As first stage of the project, we focused on the theoretical underpinnings behind the design of Claremont Court housing scheme and how it responded to the social changes in the post-war period. Although some stylistic studies on the housing scheme have been published, the ideas that ruled the design still needed to be investigated.

The research at this stage has been interpretive-historic in nature. We examined archive drawings of the original architectural design as developed by Spence in 1958-62, and analysed them in relation to the relevant literature in architecture, history, sociology and contemporary housing policy, through the lens of community and home-making. First, the project focused on how the dwelling types originally supported diverse meanings of home, addressing needs and desires of new household types. Then, it traced shared spaces and social ties in Claremont Court that allow the creation of a collective identity or sense of belonging.

The findings of this initial stage revealed Scottish architect Basil Spence sought to address a wider socio-cultural debate, hence moving towards a more ambitious and innovative social approach supported by architectural design.

Our research brings to the fore the social agenda purposefully integrated with the architectural design of dwellings and communal areas in Claremont Court. In fact, Spence tried to translate into architectural language the ideal of designing houses ‘for all’ in an attempt to house an inclusive community, including the new household types: single people (including working women), the independent elderly and childless couples . To this extent, the provision of communal spaces (such as the landscape courtyards and the drying areas on the roof) was a key design element to nurture a sense of community and support the collective life in the housing scheme.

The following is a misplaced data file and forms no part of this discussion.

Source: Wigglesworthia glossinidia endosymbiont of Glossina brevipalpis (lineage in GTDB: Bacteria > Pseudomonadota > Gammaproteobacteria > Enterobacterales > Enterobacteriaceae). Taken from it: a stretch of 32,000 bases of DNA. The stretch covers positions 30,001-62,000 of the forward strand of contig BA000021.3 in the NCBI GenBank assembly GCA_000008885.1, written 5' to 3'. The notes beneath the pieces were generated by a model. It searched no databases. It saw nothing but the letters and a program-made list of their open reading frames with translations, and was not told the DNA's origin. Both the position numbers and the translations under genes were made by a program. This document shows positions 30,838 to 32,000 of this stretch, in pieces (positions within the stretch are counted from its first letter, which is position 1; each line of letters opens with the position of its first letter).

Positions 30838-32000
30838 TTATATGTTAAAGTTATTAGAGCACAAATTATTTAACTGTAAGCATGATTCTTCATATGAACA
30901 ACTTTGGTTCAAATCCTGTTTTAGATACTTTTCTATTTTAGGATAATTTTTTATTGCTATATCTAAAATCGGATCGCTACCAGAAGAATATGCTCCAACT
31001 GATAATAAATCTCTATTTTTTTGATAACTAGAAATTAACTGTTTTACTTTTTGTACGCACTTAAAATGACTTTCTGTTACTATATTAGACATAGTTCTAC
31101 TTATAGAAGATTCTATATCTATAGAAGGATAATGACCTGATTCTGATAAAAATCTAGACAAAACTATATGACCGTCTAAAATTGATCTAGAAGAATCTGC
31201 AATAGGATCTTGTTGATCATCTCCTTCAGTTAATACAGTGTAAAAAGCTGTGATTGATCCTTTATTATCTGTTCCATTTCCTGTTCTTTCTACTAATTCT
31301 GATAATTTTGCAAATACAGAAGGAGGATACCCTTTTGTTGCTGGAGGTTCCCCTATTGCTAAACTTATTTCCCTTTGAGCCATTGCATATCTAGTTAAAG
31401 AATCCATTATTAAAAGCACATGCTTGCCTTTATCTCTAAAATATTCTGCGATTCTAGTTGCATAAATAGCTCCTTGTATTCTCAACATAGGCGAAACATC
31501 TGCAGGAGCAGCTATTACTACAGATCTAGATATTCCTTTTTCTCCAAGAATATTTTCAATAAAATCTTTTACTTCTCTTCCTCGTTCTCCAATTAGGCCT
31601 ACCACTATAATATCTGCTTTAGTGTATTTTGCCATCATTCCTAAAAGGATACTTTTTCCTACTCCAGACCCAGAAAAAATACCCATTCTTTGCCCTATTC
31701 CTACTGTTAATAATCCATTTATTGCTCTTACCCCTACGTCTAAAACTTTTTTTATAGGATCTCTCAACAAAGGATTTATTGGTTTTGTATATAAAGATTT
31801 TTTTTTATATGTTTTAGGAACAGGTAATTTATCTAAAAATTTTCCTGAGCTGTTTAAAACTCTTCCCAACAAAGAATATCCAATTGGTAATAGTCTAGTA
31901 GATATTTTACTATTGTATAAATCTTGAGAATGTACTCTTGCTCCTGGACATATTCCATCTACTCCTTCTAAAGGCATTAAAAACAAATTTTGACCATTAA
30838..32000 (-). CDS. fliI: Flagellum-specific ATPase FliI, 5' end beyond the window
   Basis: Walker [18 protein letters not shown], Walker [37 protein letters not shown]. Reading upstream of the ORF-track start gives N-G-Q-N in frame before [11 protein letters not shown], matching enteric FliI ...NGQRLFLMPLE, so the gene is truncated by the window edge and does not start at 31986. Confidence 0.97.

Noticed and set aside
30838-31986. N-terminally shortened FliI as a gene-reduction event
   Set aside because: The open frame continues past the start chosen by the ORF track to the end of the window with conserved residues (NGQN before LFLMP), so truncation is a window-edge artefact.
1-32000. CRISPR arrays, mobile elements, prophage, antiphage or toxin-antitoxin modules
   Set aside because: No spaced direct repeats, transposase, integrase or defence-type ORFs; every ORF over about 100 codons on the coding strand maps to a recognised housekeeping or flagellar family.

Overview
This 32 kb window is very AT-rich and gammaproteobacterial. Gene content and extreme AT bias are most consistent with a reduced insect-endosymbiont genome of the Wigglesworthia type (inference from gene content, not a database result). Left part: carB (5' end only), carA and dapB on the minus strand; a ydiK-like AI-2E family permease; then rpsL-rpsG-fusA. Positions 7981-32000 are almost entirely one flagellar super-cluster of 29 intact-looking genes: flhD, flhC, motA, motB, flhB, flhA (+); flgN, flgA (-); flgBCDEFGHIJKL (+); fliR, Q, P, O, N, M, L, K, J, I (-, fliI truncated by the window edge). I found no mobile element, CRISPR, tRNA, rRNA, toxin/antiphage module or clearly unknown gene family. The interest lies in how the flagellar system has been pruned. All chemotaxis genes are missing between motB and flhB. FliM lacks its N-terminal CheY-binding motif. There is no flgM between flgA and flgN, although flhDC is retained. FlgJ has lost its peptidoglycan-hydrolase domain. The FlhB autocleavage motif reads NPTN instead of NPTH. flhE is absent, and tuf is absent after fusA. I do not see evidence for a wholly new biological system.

Previous studies have explored the link between the architecture of Modernist housing estates, the residents’ perception and their individual and collective behaviours. Drawing on this, we focused on the survey and analysis of open decks and stairwells, types and position of the entrances and the spatial organisation of the landscape courtyard.

Typological richness, vertical and horizontal distribution across the different blocks, walkways, units internal distribution, to allow all the balconies to face the courtyards, were all actions put in place to increase the chance of casual encounters and eventually facilitate neighbours interactions.

Related publications:

Costa Santos, Sandra, Bertolino, Nadia, Hicks, Stephen, Lewis, Camilla and May, Vanessa (2017) Place-making theory behind Claremont Court. In: ICATCP 2017: 19th International Conference on Architectural Theory and Construction Processes, Zurich Switzerland Jan 13-14, 2017, 19 (1) Part VI – pp. 790-795.

Bertolino, Nadia and Costa Santos, Sandra (2017) Testing the theory of ‘planned communities’: an exploration of the link between community design and everyday life through a participatory approach. In: Cities, Communities and Homes: Is the Urban Future Livable?, 22-23 June 2017, Derby, UK.